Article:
Medical Admin Assistants
|Recommended Degree Level||Certificate or Higher|
|Number of Jobs, 2012||509,640|
|Annual Job Growth Rate||4.5%|
|Job Openings per Year (est.)||27,840|
- Employers are increasingly moving towards hiring individuals who have received some training, such as a certificate, in medical administrative work and billing/coding at a technical school.
- Many smaller medical offices hire secretaries who hold only a high school diploma.
What you study:
If you pursue a vocational degree as a medical secretary, you will study all of the following:
- Medical Terminology
- Medical Billing/Coding
- Medical Office Technology
- Office Administration and Personnel Management
A brief introduction to the work of medical administrative assistants. Produced for the US Dept. of Labor.
A Day in the Life
As a medical secretary, it is your duty to arrive at the office or clinic where you work about 15 minutes before any patients arrive. If you work in a hospital or 24-hour clinic, you may work late-night shifts. You currently work in a private medical office, but you have also worked in a large public health clinic. Some medical secretaries also work in mental health facilities. Those secretaries who work in small private offices generally handle reception duties in addition to administration duties.
When you get to the office, you check for phone messages. A patient called to cancel her appointment late last night, so you make a note on the schedule and call another patient who has been waiting for an appointment to open up. You work with the other administrative staff in your office to pull all the needed patient charts for the day and arrange them.
Two patients walk into the office right after the front door has been opened. The receptionist greets them and gives them paperwork that they need to fill out. After they have completed the paperwork, you put it in their individual charts and quickly review it for any information that needs to be updated in their patient records. You notice that the insurance information you have for one of the patients is expired, so you ask him if you can copy his new card.
The doctor you work for comes out of his first appointment and asks you if you can enter the notes that he has taken about a patient diagnosis into the medical tracking program. You enter the information, then make sure that it is coded correctly so that the patient's insurance company will pay for at least a portion of the exams that the doctor has ordered. You give the patient all the paperwork she needs to have off-site exams completed.
After lunch, you take advantage of a lull in appointments to assess the office's supply levels. You see that you need another printer cartridge and other miscellaneous supplies. You prepare an order and fax it to an office supply company. You'll keep a copy of the order in your files so that you can review the supplies that you are sent. You are responsible for managing front office finances and must carefully track all of your expenditures.
Before heading home for the day, you review several resumes that have been emailed to you in response to a job posting for a receptionist. You see that three of the candidates have prior medical office experience, so you call them to arrange interviews. As the office staff leaves for the evening, you do a final check of the area to ensure that all sensitive medical files are stored securely. You look over the appointment schedule for tomorrow and give the doctor an update on tomorrow's patients.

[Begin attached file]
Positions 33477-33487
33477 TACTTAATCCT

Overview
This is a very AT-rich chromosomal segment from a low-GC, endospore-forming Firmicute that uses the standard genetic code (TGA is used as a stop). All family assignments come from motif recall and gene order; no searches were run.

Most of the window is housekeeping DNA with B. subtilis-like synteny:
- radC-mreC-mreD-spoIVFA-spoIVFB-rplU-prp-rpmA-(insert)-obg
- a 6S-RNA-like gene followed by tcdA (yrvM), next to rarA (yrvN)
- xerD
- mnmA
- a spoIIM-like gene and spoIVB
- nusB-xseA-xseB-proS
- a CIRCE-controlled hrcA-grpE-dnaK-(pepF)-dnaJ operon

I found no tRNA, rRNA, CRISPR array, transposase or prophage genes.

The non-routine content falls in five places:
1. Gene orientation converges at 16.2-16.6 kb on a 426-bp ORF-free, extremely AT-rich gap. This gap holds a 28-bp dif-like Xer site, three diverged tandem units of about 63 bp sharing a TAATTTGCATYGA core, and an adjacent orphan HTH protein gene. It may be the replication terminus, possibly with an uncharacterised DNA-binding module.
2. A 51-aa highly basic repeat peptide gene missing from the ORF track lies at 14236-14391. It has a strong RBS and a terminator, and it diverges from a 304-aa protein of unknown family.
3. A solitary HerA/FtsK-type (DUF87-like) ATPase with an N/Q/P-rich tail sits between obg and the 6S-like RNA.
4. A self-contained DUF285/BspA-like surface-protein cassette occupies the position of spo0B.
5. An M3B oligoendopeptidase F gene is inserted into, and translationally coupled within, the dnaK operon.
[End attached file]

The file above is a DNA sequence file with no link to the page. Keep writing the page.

Certifications and Licensing
No formal certifications is needed to work as a medical secretary. However, most employers prefer to hire secretaries who have previous training in a medical setting.
Career advancement opportunities are good for medical secretaries who work in large facilities and want to ascend to positions as facility administrators. Individuals who have degrees in medical office administration are more like to be awarded such positions.
As a medical secretary, you may work in a private medical office, a hospital or a large medical center. If you work in a large medical facility, you may spend more than half of your day on your feet.
- Association of Medical Secretaries, Practice Managers, Administrators and Receptionists: The AMSPAR website offers information about training and certification for medical office support staff. Prospective medical secretaries will find the portion of the site dedicated to useful links particularly helpful.
- Bureau of Labor Statistics Occupational Outlook Handbook for Secretaries and Administrative Assistants: This U.S. Department of Labor site provides general information about secretarial careers. Individuals who are interested in learning more about employment outlooks and average salaries in this field will find the BLS site helpful. However, it's also important to consult more qualitative sources for a well-rounded view of medical secretary careers.
- National Association Medical Staff Services: While NAMSS is primarily dedicated to serving medical staffing professionals, the group's website provides excellent information about training and certification for medical support professionals on its website. Newcomers to the field may be particularly interested in perusing the association's career center.